Lemon Water Is Great For Hydration — But Don't Drink Too Much

Lemon water is considered a magic potion of sorts. It's often touted as a beverage that can help knock a couple of digits off the scale and provide hydration in an instant. While there is some truth to its power, the benefits of lemon water have been stretched a little too far. Additionally, much like anything consumed in excess, drinking too much lemon water can have negative side effects, too.

While adding lemon juice to your glass can help some people to drink more water – consequently boosting hydration – the thing about lemon water is it's high in citric acid. According to Healthline, citric acid helps your body to better absorb nutrients, metabolize energy, and prevent kidney stones. Citric acid is also why consuming too much lemon water can do more harm than good. 

As a study published by the National Library of Medicine explains, citric acid can have a harmful effect on your teeth, causing them to break down. In fact, lemon juice is even more acidic than sodas like Diet Coke, orange juice, or apple juice, which is why it's best to consume lemon water in moderation.

The side effects of drinking too much lemon water

The side effects of drinking lemon juice can be harmful and even painful. For one, the acid present in lemon juice can cause your tooth enamel to erode over time, according to Fischer Institute. This opens your teeth up to decay, pain, and sensitivity. A study conducted by PLOS One found that lemon juice can even cause more tooth erosion than Red Bull. Per Dentistry of West Bend, those who have canker sores should also be wary of lemons, as their juice could make things more painful.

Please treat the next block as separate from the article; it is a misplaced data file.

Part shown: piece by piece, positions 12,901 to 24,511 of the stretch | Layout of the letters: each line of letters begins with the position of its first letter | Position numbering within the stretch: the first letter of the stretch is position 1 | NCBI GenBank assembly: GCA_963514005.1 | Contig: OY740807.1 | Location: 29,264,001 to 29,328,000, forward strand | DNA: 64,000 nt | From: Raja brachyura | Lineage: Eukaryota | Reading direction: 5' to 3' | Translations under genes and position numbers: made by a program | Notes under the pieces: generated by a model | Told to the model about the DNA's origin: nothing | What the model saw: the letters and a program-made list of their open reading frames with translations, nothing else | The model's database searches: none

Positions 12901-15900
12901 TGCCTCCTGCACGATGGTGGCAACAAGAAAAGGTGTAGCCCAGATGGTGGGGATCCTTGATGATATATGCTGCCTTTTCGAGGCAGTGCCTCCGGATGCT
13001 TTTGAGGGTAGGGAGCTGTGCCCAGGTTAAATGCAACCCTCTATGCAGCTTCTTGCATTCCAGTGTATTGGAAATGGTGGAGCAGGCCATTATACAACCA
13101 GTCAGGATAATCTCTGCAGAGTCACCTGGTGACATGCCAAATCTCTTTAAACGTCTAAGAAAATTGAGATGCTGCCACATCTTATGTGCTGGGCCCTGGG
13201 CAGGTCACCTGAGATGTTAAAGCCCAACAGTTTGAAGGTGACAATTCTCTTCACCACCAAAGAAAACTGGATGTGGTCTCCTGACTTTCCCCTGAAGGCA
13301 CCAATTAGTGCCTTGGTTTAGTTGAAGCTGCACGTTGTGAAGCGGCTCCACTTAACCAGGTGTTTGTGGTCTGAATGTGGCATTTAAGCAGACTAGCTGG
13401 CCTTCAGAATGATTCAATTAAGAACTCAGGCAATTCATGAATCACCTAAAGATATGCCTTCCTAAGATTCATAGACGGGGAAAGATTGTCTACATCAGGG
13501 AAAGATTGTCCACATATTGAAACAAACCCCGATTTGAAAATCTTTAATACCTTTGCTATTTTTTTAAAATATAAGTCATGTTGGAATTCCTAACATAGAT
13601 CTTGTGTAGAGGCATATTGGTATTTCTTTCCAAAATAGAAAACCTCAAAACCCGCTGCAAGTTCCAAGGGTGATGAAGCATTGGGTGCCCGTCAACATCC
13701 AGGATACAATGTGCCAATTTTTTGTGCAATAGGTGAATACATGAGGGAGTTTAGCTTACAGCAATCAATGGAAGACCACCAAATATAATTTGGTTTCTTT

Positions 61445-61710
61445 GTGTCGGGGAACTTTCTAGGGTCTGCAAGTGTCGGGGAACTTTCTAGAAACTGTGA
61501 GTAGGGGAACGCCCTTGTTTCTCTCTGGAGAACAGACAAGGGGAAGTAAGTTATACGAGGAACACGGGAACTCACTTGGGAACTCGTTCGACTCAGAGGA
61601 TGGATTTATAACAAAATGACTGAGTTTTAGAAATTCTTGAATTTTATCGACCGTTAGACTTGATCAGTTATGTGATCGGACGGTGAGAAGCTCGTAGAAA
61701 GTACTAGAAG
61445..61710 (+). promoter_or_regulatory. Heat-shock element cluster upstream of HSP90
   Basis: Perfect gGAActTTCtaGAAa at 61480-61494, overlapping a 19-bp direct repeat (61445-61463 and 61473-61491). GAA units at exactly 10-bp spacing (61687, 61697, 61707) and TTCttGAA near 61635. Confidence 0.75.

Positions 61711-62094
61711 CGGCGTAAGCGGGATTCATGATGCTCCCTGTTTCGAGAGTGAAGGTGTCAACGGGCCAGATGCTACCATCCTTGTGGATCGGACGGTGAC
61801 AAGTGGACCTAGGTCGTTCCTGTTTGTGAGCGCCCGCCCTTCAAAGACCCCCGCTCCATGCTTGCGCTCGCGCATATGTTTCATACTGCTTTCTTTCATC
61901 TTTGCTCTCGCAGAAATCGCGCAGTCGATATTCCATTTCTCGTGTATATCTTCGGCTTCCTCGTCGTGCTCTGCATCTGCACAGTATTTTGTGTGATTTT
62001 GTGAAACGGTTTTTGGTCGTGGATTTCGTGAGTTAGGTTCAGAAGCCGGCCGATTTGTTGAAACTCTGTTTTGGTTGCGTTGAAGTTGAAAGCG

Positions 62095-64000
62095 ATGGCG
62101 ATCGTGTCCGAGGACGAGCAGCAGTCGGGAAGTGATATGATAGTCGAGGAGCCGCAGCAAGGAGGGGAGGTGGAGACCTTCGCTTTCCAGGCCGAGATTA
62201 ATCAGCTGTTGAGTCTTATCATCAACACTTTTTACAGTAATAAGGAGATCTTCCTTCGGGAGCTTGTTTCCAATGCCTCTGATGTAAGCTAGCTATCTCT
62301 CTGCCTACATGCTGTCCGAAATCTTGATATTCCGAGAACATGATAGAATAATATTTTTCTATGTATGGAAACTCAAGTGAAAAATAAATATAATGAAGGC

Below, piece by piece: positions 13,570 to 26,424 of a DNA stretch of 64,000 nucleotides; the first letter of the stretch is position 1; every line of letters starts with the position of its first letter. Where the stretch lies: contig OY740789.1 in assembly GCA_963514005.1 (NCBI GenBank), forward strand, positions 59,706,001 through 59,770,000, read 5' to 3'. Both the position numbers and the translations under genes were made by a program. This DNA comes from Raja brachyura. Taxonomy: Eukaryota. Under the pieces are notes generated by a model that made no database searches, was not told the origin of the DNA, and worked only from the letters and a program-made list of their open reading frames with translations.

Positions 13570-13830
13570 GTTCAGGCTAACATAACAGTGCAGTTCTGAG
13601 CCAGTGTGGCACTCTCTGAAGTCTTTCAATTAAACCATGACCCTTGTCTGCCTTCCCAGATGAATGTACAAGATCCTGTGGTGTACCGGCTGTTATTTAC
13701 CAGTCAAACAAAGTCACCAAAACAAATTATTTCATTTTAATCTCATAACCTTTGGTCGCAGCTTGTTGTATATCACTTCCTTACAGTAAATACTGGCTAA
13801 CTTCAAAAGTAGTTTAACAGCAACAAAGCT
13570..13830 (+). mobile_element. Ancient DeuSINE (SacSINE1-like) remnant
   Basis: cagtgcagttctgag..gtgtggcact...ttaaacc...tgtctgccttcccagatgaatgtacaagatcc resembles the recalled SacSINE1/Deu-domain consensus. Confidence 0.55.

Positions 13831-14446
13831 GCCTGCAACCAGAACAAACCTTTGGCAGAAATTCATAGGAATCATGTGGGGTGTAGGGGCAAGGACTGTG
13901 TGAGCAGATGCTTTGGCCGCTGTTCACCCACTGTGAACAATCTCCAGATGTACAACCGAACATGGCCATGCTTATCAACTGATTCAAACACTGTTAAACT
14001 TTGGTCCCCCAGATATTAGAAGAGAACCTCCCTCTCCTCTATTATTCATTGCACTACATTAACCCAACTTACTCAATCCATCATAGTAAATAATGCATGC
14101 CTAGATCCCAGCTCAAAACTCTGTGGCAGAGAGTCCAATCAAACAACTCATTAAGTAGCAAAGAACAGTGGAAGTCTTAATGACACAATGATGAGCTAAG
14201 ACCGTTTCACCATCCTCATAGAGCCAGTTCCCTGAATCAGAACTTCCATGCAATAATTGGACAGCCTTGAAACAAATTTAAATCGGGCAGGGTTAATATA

The acidity of lemons can also irritate your intestines and esophagus, causing ulcers and acid reflux. This makes lemon water a particularly harmful drink for those prone to these conditions. Lemons can also cause excessive gastric production, leading to health issues like vomiting,  nausea, and heartburn. Citrus fruits like lemons are also considered by Everyday Health to be a trigger food for migraines. As good as lemon water can be, it is best to keep these side effects in mind if you tend to drink several glasses of it every day.

This does not mean you should never drink lemon water

These side effects are not to say that lemon water must be avoided at all costs. A single glass of lemon water with the juice of a 48-gram lemon can make up for 21% of the daily recommended intake of vitamin C, reports Healthline. Ingesting vitamin C may aid your body in beneficial ways, in helping you to produce collagen and absorb iron. 

If you're craving the tart lemon-lime taste found in carbonated drinks, drinking lemon water may be a better alternative. The drink comes with additional benefits, like increasing gastric acid in your body. In turn, this may help you to digest food better. Prevention explains that drinking lemon water may even be able to reduce your hunger pangs, which could aid in weight loss. 

In general, it is considered safe to consume around four to six tablespoons of lemon juice — roughly two to three lemons — diluted over several glasses of water in a day, per Care/of. Consider drinking lemon juice with a straw to minimize its contact with your teeth. In case you have ulcers, mouth sores, or acid reflux, it might be best to steer clear of lemon water altogether.